The most common and logical explanation why we should preserve myths, folktales, legends and fairytales is because they belong to our history, they are part of our culture and thus should be preserved in order to understand our past properly. But myths are not only important when understanding our past, they also play a part in our present. 

Myths and stories connect us deeply on a personal level to our ancestors, spanning time and space. Through reading or listening to these stories, we get a glimpse of how our ancestors thought, behaved and acted in everyday life. We can see that they indeed had the same fears, wishes and needs as we do today. Stories of unrequited love, jealous husbands and females going out in the world to find themselves illustrate that we are in fact not very different than our ancestors. Tales make us understand them better, making history more tangible. Humanity might have come a long way in the past 2000 years to advance science, technology and medicine, but in our core, we are still the same as we were back then, with all of our human emotions and problems.

The lost art of storytelling: Creating community through tales

On top of that, these stories make us remember our connection to the collective energy and the deeper soul of the world. They bring us back to our core and connect us to our heart and our innermost essence. By listening, sharing and remembering these old stories, a deep, primal and ancient part of us is activated within us. Whereas facts talk to our mind, stories talk to our heart. We identify with them and realize that we all share a common ground. In times of climate change and major political disputes, this is now more important than ever.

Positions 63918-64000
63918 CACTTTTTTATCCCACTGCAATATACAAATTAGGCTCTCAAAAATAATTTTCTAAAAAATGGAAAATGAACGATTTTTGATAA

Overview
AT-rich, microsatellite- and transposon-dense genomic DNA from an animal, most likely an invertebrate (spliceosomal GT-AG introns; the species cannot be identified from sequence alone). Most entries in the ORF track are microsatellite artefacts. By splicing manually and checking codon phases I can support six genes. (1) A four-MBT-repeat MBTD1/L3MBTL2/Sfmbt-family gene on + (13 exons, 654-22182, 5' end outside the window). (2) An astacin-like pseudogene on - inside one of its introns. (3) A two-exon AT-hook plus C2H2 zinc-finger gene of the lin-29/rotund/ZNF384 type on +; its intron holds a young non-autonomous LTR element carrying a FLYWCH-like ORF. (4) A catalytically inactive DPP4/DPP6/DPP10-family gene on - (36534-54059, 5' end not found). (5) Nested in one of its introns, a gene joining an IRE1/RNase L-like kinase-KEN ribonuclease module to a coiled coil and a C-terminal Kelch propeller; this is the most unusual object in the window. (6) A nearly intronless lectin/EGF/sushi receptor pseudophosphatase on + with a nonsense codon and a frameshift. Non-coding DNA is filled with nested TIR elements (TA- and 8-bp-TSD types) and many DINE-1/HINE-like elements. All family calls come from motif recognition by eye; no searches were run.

We need stories to keep us alive, to show that we are more than just the woman working in a soul-sucking 9-5 job or the man struggling to make a living. Stories and old tales create a sense of awe and mysticism in a rational world, where there is a data analysis and an algorithm for everything. They open our hearts to curiosity and deeper feelings, making us rethink our own behaviour systems and limited belief patterns. 

As Clarissa Pinkola Estes, author of the book Women Who Run With The Wolves puts it: “Stories that rise from deep suffering can provide the most potent remedies for past, present, and even future ills”. By tapping into the wisdom of these ancient tales, we can heal, process and free ourselves from deep seated emotions and ancestral trauma that has been possibly been there since ancient times.

The lost art of storytelling: Creating community through tales

Already in 1936, the German-Jewish intellectual Walter Benjamin claimed that the art of storytelling is dying out. He gave reasons like a lack of experience of the stories, a rapid changing society and an overflow of provided information for the disappearing of stories in present cultures. And what held true 80 years ago proves to be just as valid today. In our society, we claim to be more connected than ever before through smartphones and FaceTime, yet real, face-to-face human connection has become a scarcity. 

An important characteristic of storytelling in ancient times was the creation of community, facilitated through  the telling of a myth, folktale or legend. These stories were passed on from the elders to their offspring, told sitting at bonfires or while gathering in circles for a ritual. Already in hunter-gatherer times, our female Stone Age ancestors told stories around the fire when the men were out hunting prey. 

With the lost art of storytelling, we are also denying an essential part of our basic human needs: the longing for community. Through storytelling, we create a sense of belonging, a sense of personal and communal identification, which is important for healthy social structures. Therefore it is important to keep the old myths alive today, stories that have stood the test of time. Retell and remember them, to honor your ancestors, to discover deeper parts about yourself, to create unification with your community and to give you guidance when you need it most.